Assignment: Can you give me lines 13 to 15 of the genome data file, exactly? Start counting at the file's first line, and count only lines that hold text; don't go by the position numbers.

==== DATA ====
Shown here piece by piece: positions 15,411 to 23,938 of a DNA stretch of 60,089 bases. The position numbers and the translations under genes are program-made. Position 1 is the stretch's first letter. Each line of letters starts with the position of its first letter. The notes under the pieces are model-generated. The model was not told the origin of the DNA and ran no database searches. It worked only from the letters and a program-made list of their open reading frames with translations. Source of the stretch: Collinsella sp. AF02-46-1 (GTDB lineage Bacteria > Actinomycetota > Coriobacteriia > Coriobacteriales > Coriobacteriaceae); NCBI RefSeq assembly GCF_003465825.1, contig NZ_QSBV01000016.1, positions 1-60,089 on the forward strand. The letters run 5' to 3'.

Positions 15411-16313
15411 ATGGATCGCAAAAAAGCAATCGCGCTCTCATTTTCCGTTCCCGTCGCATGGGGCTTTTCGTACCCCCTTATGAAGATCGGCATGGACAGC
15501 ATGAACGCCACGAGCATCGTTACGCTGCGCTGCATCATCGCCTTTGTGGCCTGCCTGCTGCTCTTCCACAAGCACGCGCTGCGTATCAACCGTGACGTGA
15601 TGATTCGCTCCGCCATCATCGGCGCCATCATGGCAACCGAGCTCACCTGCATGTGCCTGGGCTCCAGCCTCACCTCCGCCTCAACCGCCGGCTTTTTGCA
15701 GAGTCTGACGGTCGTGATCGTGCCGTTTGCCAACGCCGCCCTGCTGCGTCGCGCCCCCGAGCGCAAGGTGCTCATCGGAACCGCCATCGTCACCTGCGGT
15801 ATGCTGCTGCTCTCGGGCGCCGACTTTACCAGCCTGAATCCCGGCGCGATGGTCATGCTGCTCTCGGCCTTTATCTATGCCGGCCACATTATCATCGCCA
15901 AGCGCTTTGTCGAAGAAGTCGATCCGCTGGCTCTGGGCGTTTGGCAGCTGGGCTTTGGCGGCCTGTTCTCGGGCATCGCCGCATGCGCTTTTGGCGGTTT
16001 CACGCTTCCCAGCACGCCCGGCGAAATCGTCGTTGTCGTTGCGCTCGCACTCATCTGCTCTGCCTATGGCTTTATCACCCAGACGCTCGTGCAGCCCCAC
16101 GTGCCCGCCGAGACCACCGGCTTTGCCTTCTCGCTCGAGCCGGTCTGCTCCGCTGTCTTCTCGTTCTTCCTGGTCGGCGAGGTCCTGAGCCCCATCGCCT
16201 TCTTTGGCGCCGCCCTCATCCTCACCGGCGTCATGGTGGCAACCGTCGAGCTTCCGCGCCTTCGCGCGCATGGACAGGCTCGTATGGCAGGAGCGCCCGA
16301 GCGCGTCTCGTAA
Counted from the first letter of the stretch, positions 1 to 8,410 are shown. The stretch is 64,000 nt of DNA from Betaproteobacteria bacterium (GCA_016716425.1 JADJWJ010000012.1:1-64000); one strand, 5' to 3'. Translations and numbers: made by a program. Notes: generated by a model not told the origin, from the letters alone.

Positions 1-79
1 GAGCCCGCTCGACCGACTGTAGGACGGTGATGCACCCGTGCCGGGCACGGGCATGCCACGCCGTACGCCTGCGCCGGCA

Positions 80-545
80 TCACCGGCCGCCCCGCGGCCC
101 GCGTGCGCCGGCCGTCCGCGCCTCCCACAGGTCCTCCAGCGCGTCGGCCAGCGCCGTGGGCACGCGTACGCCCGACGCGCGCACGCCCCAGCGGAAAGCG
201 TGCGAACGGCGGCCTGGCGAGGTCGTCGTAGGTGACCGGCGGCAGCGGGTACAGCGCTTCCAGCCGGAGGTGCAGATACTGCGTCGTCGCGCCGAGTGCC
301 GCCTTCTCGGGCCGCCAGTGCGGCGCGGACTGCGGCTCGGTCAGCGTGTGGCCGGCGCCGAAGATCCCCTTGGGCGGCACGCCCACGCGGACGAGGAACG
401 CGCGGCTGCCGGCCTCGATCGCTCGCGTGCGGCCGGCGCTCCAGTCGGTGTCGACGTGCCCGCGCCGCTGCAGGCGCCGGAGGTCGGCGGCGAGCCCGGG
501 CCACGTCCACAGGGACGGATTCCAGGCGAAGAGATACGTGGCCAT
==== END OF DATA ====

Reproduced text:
Counted from the first letter of the stretch, positions 1 to 8,410 are shown. The stretch is 64,000 nt of DNA from Betaproteobacteria bacterium (GCA_016716425.1 JADJWJ010000012.1:1-64000); one strand, 5' to 3'. Translations and numbers: made by a program. Notes: generated by a model not told the origin, from the letters alone.

Positions 1-79
1 GAGCCCGCTCGACCGACTGTAGGACGGTGATGCACCCGTGCCGGGCACGGGCATGCCACGCCGTACGCCTGCGCCGGCA